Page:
From a Rs 5,000 investment to Rs 35-Cr turnover, COSMUS’ bags to riches story
It was supposed to be just a week-long trip to Mumbai to visit a cousin after completing a BBA course. Instead, Bihar native MI Siddiqui ended up staying back in the metropolis to start his bag manufacturing business from its famed slums, Dharavi, five years later, in 2003.
The business, which began with Rs 5,000 that Siddiqui borrowed from friends, is today, a company with a Rs 35-crore turnover.
From 1998 to 2021, the journey has been meandering, rewarding, and challenging for Siddiqui.
Detours before destination
When Siddiqui first decided to extend his stay in Mumbai, he spent the money meant for his vacation on doing a computer course.
Back home in Bihar, Siddiqui’s parents, especially his father, who ran a medical store, were not happy with his decision. But Siddiqui was determined.
He worked as an engineer in companies including Coca-Cola and Cadbury. In 2000, he quit his job to pursue some spiritual endeavours. But when he returned to mainstream life a year later, he couldn’t find a job.
After struggling for seven-eight months, Siddiqui decided to start a business. He asked his family for money, but they refused. He braced for the long haul.
Then, a friend, who had a screen-printing business in Dharavi, asked Siddiqui to help sell the bags manufactured by him. Siddiqui says he would walk from Dharavi to Bandra to sell them.
For a few days, there wasn’t much success. Then, he bagged a corporate order for 300 duffel bags from a store in Parel. The profit margin on each bag was Rs 65.
A year and a half later when the business called Flora Gift had just taken off, Siddiqui’s friend decided to close shop and move to Ulhaspur. Confronted with uncertainty once again, Siddiqui decided to take charge.
He collected Rs 5,000 from friends, found a place in Dharavi again, and with four stitching machines launched his bag manufacturing company, COSMOS Bags in 2003. The company would later be renamed COSMUS.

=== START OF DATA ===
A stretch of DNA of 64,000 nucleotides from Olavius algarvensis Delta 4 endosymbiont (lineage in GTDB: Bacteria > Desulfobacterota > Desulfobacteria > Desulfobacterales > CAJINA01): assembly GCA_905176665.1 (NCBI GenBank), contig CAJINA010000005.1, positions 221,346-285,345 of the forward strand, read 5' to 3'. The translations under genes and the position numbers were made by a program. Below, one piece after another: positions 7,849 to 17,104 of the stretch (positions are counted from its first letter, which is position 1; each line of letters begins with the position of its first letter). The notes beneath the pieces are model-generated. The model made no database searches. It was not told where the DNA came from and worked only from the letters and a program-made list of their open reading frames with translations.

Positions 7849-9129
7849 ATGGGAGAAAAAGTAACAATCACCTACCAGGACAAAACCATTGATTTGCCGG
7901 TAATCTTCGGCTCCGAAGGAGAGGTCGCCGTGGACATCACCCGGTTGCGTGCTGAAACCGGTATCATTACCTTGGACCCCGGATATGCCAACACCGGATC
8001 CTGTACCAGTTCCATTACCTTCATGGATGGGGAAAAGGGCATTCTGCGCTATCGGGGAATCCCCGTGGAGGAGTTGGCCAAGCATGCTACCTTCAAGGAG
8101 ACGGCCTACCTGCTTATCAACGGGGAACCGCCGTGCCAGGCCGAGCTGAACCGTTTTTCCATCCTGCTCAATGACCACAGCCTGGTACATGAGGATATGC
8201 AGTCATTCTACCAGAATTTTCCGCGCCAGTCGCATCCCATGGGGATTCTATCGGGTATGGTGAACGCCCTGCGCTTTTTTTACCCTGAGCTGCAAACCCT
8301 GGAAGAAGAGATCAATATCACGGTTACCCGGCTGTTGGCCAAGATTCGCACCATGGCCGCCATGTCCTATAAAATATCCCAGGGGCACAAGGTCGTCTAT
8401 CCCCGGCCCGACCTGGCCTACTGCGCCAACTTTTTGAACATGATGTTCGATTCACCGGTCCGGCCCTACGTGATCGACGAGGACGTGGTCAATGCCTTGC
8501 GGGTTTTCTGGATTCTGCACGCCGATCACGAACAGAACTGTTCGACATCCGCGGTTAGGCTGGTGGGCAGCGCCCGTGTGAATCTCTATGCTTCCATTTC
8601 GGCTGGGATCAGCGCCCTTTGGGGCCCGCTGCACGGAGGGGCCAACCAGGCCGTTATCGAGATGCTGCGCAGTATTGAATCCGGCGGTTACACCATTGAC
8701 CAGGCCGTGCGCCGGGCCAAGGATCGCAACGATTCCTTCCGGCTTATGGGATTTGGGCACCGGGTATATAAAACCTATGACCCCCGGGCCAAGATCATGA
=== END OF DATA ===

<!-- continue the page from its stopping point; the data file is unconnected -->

Despite having a limited understanding of the market, Siddiqui started manufacturing bags for corporate orders.
“I had limited knowledge of the bag industry, so I focused only on places where I would get orders from,” he says.
For many years, COSMUS remained B2B-focused, supplying bags to companies such as Hutch and Vodafone, before venturing into retail and ecommerce.
COSMUS claims to be a 100 percent made-in-India brand.
The scale of the business
At present, COSMUS’ business has three divisions: corporate, retail, and ecommerce. The company listed on ecommerce platform Snapdeal in 2012. Its products are currently available on Amazon,, , and Myntra, besides multiple physical outlets, where it has tie-ups with distributors.
Siddiqui says his focus has always been on volume, price, and quality.
From four machines, COSMUS has ramped up to 95 in Dharavi. The company produces around 40,000 bags a month in categories such as duffel bag, laptop bag, and school bag. It has a total of 400 stock-keeping units.
With customer acquisition as the goal, COSMUS’ bags are priced a little lower than those of competitors, namely Skybags, Safari, VIP Bags, and Wildcraft. It’s a deliberate strategy, Siddiqui says of the lower pricing. The price range is Rs 799-2,999.